About George Harrison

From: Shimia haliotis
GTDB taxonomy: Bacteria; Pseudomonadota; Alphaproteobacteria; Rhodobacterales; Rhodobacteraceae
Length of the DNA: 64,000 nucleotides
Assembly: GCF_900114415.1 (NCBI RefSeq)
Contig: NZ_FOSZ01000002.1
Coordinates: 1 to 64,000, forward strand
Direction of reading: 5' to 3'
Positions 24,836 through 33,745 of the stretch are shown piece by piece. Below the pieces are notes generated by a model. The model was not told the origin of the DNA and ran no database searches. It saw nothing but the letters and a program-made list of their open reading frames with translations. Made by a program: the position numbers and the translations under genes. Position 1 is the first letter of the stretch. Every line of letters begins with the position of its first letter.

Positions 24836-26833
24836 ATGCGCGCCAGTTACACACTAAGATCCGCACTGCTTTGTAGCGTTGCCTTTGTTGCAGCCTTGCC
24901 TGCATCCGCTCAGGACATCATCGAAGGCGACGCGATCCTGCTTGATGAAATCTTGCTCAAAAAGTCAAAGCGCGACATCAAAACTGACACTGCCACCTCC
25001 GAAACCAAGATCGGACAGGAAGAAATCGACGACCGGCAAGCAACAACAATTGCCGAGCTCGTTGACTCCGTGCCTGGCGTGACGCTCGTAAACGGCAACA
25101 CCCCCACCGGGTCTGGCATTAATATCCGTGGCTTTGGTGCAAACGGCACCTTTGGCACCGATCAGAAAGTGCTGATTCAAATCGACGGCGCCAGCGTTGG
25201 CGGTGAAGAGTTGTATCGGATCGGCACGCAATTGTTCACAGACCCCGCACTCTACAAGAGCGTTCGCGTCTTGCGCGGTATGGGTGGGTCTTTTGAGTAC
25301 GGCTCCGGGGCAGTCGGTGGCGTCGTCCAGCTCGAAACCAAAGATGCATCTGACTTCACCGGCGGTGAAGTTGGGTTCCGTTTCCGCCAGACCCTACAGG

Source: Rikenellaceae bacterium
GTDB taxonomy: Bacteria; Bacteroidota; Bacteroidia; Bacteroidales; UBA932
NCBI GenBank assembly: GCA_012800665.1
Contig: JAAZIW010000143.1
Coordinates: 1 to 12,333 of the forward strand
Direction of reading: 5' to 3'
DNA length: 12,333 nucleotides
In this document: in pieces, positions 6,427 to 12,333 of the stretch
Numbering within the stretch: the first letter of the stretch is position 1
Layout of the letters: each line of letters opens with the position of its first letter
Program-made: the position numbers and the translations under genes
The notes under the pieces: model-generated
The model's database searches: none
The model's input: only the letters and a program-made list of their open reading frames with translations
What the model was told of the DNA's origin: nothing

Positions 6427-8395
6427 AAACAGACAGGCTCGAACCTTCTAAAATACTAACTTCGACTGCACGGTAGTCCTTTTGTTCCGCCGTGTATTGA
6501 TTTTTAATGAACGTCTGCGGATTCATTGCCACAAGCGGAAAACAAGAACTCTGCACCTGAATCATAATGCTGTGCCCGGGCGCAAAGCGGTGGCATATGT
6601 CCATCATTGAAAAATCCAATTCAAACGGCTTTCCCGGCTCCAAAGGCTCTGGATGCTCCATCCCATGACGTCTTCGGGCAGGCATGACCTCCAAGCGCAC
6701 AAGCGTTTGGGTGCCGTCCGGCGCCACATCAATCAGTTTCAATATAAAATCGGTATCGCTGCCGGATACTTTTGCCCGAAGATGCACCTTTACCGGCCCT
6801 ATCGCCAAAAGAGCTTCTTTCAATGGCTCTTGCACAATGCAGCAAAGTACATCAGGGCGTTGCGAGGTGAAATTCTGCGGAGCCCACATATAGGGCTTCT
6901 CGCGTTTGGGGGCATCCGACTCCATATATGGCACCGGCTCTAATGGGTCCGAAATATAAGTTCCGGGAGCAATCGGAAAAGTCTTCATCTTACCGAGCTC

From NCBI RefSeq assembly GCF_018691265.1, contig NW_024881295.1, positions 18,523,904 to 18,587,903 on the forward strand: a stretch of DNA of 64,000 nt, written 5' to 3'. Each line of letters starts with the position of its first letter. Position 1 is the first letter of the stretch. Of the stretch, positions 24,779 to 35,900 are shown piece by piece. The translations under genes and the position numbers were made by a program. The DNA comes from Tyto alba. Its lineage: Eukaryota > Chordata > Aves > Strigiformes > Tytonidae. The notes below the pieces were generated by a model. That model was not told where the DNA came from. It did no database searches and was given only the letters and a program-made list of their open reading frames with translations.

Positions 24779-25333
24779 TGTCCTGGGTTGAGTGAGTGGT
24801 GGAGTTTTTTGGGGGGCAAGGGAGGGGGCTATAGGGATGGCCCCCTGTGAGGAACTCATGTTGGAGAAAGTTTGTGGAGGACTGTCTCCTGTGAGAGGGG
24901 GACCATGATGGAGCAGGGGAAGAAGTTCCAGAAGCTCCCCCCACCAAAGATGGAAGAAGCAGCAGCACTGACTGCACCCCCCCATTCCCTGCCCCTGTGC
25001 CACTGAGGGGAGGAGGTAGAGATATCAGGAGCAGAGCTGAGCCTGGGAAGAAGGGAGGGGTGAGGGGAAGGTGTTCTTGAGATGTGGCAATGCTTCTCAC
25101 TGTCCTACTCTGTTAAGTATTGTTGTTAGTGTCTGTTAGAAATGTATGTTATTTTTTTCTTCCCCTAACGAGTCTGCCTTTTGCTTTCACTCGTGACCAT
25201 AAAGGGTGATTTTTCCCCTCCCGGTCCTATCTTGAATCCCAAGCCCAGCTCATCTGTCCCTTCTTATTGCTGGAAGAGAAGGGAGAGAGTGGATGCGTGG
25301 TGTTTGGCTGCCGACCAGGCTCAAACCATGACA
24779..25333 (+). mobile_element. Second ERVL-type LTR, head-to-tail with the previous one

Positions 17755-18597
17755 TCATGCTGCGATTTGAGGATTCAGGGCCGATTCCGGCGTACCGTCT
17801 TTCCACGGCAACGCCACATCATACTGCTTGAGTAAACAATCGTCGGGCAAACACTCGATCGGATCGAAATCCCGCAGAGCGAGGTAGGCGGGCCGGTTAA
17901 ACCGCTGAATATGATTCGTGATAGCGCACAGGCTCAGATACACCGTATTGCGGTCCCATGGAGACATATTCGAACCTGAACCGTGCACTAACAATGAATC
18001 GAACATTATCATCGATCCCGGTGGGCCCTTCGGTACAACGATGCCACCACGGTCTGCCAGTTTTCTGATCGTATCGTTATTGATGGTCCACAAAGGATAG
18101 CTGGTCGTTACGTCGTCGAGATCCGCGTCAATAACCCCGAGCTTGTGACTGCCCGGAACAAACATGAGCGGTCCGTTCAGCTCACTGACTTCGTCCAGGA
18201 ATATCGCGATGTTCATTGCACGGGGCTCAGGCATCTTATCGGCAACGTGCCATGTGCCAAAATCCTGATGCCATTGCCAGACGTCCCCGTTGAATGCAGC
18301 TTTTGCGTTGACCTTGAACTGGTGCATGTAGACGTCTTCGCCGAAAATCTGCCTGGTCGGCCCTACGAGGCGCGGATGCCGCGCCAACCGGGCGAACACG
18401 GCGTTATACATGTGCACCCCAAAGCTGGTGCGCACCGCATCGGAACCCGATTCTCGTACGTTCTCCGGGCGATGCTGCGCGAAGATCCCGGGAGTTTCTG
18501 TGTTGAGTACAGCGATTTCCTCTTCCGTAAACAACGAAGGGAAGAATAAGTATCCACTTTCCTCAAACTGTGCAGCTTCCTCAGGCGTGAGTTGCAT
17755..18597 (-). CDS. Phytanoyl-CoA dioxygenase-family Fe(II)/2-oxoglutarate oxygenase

As Beatlemania raged in the early ’60s, the press dubbed him The Quiet One on account of his dry, diffident media presence—not to mention the fact that his first contribution to the group was a song called “Don’t Bother Me.” But that nickname proved all the more apt as George Harrison became the unassuming catalyst of The Beatles’ radical sonic evolutions over the decade. Born in Liverpool in 1943, Harrison swiftly moved beyond his formative Chuck Berry mimicry to develop the jangly Rickenbacker sound that defined mid-’60s milestones like Help! and Rubber Soul (and spawned a million power-pop bands in their wake). At the same time, his growing fascination with Indian music introduced the sound of the sitar to Western pop audiences, cracking open the portal into The Beatles’ groundbreaking psychedelic explorations (as well as his own pioneering adventures in electronic and tape-loop experimentation on 1968’s Wonderwall Music). But even as he worked in the shadow of the most dominant songwriting partnership in rock history, Harrison’s limited contributions to The Beatles’ canon—be it the wondrous acid raga “Within You, Without You” or the disarmingly vulnerable “While My Guitar Gently Weeps”—provided a profound metaphysical counterpoint to Paul McCartney’s romanticism and John Lennon’s cynicism. He could imbue a simple love song like “Something” with an elegance and eloquence that made it natural cover-tune fodder for Frank Sinatra. Once liberated from his back-seat position in the Fab Four, Harrison channeled all of his widescreen musical ambitions and Zen-master philosophies into his 1970 triple-album masterpiece All Things Must Pass, the most cosmically grandiose statement among all solo Beatle releases. (It was followed by a chart-topping all-star live album—1971’s The Concert for Bangladesh—that effectively presaged the Live Aid era of rock ’n’ roll charity drives.) But Harrison rarely displayed that sort of spotlight-seizing bravado again during a solo career defined by breezy, easygoing sing-alongs, until a Jeff Lynne-abetted comeback—first with 1987’s Cloud Nine and then with the supergroup The Traveling Wilburys—returned him to the Top 10. After surviving a near-fatal home-invasion attack in 1999, Harrison succumbed to cancer in 2001. But in the afterlife, the Quiet Beatle’s spiritual sentiments resound most loudly—his eternally optimistic 1969 serenade “Here Comes the Sun” has become The Beatles’ most popular song in the streaming era.